Destined to Burn: Wildfires Threaten California -- Are We Prepared?

After the Camp Fire, several California news organizations, including the USA TODAY Network, came together to examine critical issues surrounding wildfires in the state.

The goal was to shed light on the problems, point to possible solutions and empower Californians to hold their leaders accountable and protect their own families and communities.

The result was the Destined to Burn series, stories written in partnership with The Sacramento Bee, Chico-Enterprise Record, Associated Press and the Record Searchlight’s sister papers in the USA TODAY Network.

Redding Record Searchlight

Capitol Games: Don't Expect Wildfire Help From Salem

A $6.8 million proposal to help prevent wildfires may go up in legislative flames, undercutting Southern Oregon’s hopes for extra relief from its summers of smoke.

Rep. Pam Marsh, D-Ashland, said the legislation, part of a forest resiliency bill, would have provided additional funding for prevention efforts to thin forests around communities in Southern Oregon — prompted in part by the catastrophic wildfire that destroyed Paradise, California, last fall.

Both Golden’s and Marsh’s proposals are part of the Forest Fire and Resilience Investment Package that is still stuck in committee, though legislators hope to revive it if the Legislature can get back in session after Republican senators last week staged their second walk out.

Mail Tribune

How Environmental Analysis Inadvertently Drains the Forest Service Budget

U.S. Forest Service Chief Vicki Christiansen said her agency was failing to meet the challenges of unhealthy forests and catastrophic wildfires. She admitted the agency is not reducing the risk, and “America’s forests are in crisis.”

The Forest Service took an important step forward by releasing proposed changes to modernize how the agency complies with the National Environmental Policy Act (NEPA). This environmental law, initially approved by Congress in 1969, requires federal agencies to report the potential environmental effects of proposed actions. Most agencies comply with this law without draining their financial and human resources, even for major infrastructure projects.

Changes are needed because the Forest Service has been negatively influenced by anti-forestry activism and the real and perceived threat of litigation over NEPA compliance. Consequently, the agency developed a risk-averse culture, requiring its people to spend more time preparing paperwork when they should be actively managing and mitigating the threats to multiple-use public lands, especially those that have been identified as suitable for timber harvests.

The Hill

Alberta wildfires linked to climate change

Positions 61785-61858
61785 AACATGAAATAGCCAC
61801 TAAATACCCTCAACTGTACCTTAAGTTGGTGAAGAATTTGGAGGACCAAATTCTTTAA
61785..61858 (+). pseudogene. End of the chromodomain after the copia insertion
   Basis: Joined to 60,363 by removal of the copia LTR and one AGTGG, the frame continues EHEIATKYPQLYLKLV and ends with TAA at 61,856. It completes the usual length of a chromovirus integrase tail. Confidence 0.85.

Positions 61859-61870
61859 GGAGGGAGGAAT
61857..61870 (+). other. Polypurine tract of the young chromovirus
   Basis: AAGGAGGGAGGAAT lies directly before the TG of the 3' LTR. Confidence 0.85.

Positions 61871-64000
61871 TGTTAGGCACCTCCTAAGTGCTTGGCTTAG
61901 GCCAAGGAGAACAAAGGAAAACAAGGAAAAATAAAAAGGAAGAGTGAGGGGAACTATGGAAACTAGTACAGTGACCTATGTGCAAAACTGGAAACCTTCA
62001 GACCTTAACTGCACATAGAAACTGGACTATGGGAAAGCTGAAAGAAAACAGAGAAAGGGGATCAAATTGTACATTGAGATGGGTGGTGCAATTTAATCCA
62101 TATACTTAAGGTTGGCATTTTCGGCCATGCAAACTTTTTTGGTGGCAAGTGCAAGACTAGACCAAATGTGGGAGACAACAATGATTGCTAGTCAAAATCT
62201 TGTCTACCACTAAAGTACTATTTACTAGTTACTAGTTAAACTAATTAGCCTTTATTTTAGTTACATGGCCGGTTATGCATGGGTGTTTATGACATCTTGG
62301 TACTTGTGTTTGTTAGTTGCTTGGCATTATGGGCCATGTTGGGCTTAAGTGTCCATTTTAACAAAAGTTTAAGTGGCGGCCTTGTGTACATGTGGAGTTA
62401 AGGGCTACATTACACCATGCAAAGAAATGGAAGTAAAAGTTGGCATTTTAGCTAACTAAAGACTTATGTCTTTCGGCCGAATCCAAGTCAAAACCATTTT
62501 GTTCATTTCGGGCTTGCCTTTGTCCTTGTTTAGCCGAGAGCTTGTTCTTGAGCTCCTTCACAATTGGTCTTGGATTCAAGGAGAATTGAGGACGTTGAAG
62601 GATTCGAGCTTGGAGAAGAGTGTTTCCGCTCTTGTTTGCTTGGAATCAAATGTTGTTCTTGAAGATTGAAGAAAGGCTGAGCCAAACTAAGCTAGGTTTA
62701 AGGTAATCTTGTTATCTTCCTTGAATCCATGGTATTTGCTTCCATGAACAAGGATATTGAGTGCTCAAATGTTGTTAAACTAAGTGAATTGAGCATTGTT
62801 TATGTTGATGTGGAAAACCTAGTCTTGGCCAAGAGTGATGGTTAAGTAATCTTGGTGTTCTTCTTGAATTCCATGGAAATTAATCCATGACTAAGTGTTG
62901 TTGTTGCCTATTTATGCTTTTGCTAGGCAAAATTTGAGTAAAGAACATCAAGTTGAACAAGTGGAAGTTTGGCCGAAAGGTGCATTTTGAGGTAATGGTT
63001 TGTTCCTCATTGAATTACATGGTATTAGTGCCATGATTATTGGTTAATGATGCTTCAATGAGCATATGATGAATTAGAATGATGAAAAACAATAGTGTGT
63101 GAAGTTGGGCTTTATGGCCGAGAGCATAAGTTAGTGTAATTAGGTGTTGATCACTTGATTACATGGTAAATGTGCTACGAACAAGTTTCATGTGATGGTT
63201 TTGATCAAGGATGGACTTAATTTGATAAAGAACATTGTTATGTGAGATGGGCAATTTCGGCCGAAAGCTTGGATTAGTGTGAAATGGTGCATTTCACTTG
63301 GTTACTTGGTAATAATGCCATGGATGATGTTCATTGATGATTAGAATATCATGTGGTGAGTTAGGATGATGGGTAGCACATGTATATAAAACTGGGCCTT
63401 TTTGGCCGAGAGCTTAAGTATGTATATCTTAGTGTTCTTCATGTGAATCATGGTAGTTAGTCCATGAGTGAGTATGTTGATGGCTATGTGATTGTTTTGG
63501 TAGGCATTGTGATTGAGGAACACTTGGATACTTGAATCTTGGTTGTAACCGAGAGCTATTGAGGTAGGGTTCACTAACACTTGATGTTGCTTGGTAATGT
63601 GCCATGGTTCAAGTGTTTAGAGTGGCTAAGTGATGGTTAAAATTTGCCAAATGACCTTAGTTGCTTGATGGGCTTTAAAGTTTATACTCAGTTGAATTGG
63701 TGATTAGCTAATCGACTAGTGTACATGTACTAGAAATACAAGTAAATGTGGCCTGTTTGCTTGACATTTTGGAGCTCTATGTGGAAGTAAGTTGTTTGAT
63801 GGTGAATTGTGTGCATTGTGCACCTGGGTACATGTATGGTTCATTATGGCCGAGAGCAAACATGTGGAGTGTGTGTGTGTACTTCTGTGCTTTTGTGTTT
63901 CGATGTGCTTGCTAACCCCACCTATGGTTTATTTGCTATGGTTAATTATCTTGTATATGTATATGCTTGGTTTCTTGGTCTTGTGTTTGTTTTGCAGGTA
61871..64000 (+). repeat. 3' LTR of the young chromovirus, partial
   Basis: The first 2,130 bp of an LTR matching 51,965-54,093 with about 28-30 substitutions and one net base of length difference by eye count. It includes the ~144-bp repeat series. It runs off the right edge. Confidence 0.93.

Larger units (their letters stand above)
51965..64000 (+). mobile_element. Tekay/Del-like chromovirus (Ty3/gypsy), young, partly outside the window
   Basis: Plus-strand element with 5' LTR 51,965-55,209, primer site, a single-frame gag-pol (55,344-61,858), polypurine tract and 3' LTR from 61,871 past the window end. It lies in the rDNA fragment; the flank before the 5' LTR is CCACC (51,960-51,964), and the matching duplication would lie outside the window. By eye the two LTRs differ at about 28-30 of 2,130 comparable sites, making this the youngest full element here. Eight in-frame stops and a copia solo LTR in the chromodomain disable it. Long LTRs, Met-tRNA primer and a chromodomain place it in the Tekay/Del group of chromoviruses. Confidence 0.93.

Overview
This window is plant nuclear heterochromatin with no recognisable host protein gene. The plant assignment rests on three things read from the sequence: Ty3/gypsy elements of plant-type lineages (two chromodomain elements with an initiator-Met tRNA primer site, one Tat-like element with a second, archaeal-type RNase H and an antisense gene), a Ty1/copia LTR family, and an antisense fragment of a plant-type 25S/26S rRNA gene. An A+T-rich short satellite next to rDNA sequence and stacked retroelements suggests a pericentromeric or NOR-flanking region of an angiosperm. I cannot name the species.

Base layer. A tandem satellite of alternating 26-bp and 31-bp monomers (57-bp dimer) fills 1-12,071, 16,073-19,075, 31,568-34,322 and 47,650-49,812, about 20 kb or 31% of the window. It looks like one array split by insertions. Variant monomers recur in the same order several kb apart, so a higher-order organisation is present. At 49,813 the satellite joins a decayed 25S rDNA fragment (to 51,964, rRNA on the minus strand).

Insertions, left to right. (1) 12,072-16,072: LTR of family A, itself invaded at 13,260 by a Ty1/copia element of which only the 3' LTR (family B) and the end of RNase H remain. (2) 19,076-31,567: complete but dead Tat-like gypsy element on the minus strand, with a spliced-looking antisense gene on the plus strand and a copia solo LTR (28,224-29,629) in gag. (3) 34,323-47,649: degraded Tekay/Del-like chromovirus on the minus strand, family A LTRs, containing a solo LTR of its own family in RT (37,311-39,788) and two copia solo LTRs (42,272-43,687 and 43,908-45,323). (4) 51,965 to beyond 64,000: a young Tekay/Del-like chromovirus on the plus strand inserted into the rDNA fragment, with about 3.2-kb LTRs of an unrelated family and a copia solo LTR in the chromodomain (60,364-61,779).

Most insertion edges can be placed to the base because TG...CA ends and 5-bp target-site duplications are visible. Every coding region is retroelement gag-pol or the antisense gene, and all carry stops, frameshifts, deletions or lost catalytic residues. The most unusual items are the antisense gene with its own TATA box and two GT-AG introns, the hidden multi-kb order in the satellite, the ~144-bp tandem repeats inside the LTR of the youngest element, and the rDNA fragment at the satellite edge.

As another extreme fire season starts with more people on the run, scientists say they're already seeing signs that climate change is playing a role again. Recent fires have been connected to climate change in two separate research papers published earlier this year by scientists with Environment and Climate Change Canada.

A study by federal scientists into British Columbia's 2017 wildfire season found the area burned was seven to 11 times larger than it would have been without human influences on the climate. Extreme high temperatures combined with dry conditions increased the likelihood of wildfire ignition and spread, the report says.

— CBC News

Stanford researchers explain what to expect from wildfire season

“In the long run, tackling climate change will be essential. If the world continues to warm to the levels expected with high emissions through the 21st century, it is hard to imagine successfully managing wildfire risk in California,” said Chris Field, director of the Stanford Woods Institute for the Environment. “In parallel with tackling climate change, communities can do a great deal to decrease the ladder fuels that increase the risk of catastrophic fires. Prescribed burns can be a safe and effective way to decrease fuels, especially when the accumulations are not too large. Where fuels are so dense that prescribed burns are not feasible, forest thinning is a necessary first step. In some cases, the material removed by thinning may be suitable as fuel for power generation or other uses. Many forested areas that have seen a decrease in timber harvesting activity in recent decades may provide economic opportunities from investments in fuel reduction.”

— Stanford News

Oregon Utility Announces Wildfire Prevention Policies In Wake Of California Tragedies